>> FOR SOLID EVOLUTIONARY REASONS, WE’VE BEEN tricked into looking at life from the inside. Without scientism, we look at life from the inside, from the first-person POV (OMG, you don’t know what a POV is?—a “point of view”). The first person is the subject, the audience, the viewer of subjective experience, the self in the mind. Scientism shows that the first-person POV is an illusion. [–> grand delusion is let loose in utter self referential incoherence] Even after scientism convinces us, we’ll continue to stick with the first person. But at least we’ll know that it’s another illusion of introspection and we’ll stop taking it seriously. We’ll give up all the answers to the persistent questions about free will, the self, the soul, and the meaning of life that the illusion generates [–> bye bye to responsible, rational freedom on these presuppositions]. The physical facts fix all the facts. [–> asserts materialism, leading to . . . ] The mind is the brain. It has to be physical and it can’t be anything else, since thinking, feeling, and perceiving are physical process—in particular, input/output processes—going on in the brain. We [–> at this point, what “we,” apart from “we delusions”?] can be sure of a great deal about how the brain works because the physical facts fix all the facts about the brain. The fact that the mind is the brain guarantees that there is no free will. It rules out any purposes or designs organizing our actions or our lives [–> thus rational thought and responsible freedom]. It excludes the very possibility of enduring persons, selves, or souls that exist after death or for that matter while we live.>>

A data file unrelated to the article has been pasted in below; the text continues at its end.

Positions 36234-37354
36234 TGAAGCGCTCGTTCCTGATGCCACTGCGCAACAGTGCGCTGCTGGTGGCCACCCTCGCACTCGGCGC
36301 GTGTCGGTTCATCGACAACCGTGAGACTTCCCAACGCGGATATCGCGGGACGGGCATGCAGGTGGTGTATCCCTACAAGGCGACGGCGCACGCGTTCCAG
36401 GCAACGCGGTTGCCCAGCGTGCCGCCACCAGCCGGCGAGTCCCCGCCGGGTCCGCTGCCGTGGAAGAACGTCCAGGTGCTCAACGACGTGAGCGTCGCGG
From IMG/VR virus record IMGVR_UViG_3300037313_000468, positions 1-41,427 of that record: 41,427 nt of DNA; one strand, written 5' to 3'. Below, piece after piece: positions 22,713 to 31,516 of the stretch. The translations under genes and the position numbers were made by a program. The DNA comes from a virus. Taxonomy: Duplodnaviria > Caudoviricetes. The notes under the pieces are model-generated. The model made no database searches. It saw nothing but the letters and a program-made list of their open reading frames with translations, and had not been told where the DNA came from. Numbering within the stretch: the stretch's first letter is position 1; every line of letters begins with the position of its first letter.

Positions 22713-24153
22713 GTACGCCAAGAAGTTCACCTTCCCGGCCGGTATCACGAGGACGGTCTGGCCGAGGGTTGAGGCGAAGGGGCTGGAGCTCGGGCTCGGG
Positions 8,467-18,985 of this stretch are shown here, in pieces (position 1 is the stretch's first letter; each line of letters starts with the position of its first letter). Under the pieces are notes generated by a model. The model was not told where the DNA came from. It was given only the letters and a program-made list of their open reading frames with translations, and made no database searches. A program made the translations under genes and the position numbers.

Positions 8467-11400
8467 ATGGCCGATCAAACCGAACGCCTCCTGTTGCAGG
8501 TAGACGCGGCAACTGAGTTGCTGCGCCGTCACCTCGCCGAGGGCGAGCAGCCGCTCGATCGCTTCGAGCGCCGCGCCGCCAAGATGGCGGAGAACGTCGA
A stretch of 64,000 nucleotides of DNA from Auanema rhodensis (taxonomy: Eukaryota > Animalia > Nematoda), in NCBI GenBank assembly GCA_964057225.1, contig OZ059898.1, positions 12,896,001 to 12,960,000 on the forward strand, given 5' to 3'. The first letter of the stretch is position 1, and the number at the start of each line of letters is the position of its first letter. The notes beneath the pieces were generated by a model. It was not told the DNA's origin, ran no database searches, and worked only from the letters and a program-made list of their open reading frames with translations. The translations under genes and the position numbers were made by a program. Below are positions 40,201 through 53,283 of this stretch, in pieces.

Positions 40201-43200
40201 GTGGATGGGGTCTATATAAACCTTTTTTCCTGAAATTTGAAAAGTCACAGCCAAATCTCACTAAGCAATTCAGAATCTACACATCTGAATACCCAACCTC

Next, we must recognise that without people, there is no science. People, able to think rationally, responsibly and with significant freedom, a freedom that is morally governed by duty to truth, right reason, prudence, fairness etc. That is, we see here that it is inescapably true that we have minds of our own, minds that are utterly transcendent relative to what blindly mechanical and/or stochastic GIGO-limited, computing on a computational substrate, its organisation and software can do. Computers are refined, organised rocks and they have no dreams; rational, reflective, active, contemplative thought is beyond such. Even a profoundly deluded mind rises above mechanistic and/or stochastic computation, through self-awareness:
Thus, as reasoning we have reason to take seriously the view that the brain is an interface, not the de-limiting computational substrate. The Smith, two-tier controller cybernetic bio-bot model can help us catch a glimpse of how that might be:
We therefore look at other philosophical issues, recognising that just to reason, we face the inescapable truth that we must have minds of our own, minds that have properties drastically different from those of dynamic-stochastic systems including computational substrates. Reppert, aptly summarised: